Nevada is second in donations to super PACs, propelled by $25 million from just one household -- casino mogul Sheldon Adelson and his wife Miriam, whose mega-contributions breathed life into the campaign of Newt Gingrich (pictured) before he bowed out. May 2 file photo. UPI/Brian Kersey | License Photo
Millions and millions and millions of dollars are flowing into campaigns at the state and national levels as the U.S. election sweepstakes rolls toward November.
Individuals and corporations are donating to entities vast sums one observer said could be considered "decimal dust" in their circles but are dizzying to the average person.
Welcome to the world of independent expenditure committees, aka super PACs.
Super PACs can't make contributions to candidate campaigns or parties, but can engage in unlimited political spending independently of the campaigns. Unlike traditional PACs, they can raise cash from corporations, unions and other groups, as well as from individuals -- without legal limit.
Super PACs' expenditures hit the $100 million mark recently, offering proof outside spending will supersede anything seen in previous election cycles, OpenSecrets.org said.
The drawn-out Republican presidential nominating process drew the bulk of the super PAC money. The five top outside spenders, all of them super PACs formed to support one of the GOP candidates, were responsible for $86 million of the first $100 million spent.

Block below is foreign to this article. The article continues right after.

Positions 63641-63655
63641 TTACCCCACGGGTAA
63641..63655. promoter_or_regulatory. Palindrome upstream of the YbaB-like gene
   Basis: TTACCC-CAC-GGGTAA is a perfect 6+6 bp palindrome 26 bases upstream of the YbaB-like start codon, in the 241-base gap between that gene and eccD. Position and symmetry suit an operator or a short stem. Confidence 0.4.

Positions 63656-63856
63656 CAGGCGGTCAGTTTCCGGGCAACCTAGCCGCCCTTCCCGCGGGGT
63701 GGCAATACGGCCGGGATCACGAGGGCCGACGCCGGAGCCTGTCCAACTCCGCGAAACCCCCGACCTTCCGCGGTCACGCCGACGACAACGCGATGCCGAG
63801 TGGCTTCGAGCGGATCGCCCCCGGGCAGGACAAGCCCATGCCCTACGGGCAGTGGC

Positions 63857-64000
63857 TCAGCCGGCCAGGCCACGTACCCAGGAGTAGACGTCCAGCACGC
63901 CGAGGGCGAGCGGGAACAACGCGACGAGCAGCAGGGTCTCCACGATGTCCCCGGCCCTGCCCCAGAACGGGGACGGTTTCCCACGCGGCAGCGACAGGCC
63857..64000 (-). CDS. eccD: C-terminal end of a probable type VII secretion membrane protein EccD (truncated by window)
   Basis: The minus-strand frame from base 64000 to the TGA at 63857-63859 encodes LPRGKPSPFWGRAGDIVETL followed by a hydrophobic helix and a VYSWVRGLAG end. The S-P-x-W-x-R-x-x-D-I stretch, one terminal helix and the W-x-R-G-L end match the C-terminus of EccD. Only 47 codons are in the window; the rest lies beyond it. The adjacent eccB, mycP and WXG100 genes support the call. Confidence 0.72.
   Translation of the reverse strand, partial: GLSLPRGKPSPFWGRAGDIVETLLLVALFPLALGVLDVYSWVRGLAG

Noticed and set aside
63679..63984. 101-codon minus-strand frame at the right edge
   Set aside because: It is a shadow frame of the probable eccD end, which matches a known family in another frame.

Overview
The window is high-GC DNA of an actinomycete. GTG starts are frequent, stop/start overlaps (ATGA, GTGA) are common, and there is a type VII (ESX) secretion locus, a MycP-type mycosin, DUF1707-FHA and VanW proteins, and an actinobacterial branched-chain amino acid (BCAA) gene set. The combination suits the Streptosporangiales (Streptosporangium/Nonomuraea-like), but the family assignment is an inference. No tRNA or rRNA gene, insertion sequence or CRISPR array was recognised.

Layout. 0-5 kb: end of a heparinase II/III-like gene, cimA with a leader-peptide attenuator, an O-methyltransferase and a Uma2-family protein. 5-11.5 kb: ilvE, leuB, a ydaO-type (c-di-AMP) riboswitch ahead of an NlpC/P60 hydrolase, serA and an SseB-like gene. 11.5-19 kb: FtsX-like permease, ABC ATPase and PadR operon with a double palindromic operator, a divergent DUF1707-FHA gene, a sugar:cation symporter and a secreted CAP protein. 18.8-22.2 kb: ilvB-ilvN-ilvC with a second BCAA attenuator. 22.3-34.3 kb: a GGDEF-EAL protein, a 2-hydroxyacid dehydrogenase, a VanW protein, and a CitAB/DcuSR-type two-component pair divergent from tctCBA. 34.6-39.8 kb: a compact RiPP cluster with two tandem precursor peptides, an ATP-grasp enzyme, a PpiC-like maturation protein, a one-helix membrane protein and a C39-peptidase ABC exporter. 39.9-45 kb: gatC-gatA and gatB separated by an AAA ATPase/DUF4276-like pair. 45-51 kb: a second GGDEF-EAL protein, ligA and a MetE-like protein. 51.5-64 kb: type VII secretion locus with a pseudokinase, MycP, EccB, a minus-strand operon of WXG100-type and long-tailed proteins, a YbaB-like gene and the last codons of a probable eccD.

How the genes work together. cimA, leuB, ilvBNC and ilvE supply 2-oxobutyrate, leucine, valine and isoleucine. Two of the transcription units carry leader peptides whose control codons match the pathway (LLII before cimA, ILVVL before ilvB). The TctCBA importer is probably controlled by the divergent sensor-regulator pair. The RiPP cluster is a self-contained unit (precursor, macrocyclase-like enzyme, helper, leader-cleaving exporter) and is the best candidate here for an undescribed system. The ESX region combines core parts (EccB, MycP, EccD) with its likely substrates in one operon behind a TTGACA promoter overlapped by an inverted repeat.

Of the 26 party-affiliated political action committees, only 11 started spending in any races, OpenSecrets.org said. Of the 158 other, non-super PAC outside groups, 135 have started spending. But only 78 of the 534 super PACs have spent a dime.
Some of the dormant super PACs appear to be spoofs, but OpenSecrets.org said data it collected indicate quite a few super PACs are sitting on their cash, apparently waiting for the right moment to enter the fray.
Super PACs and their money help "level the playing field to a great degree," said Amy Showalter, founder of The Showalter Group, a Cincinnati organization that helps associations and corporations enhance their grassroots and PAC effectiveness. "Money is free speech. … We speak with our pocketbooks for a lot of things."
And, she said, voters are less inclined to vote for someone "who either couldn't raise a lot of money on their own" or lacks super PAC backing.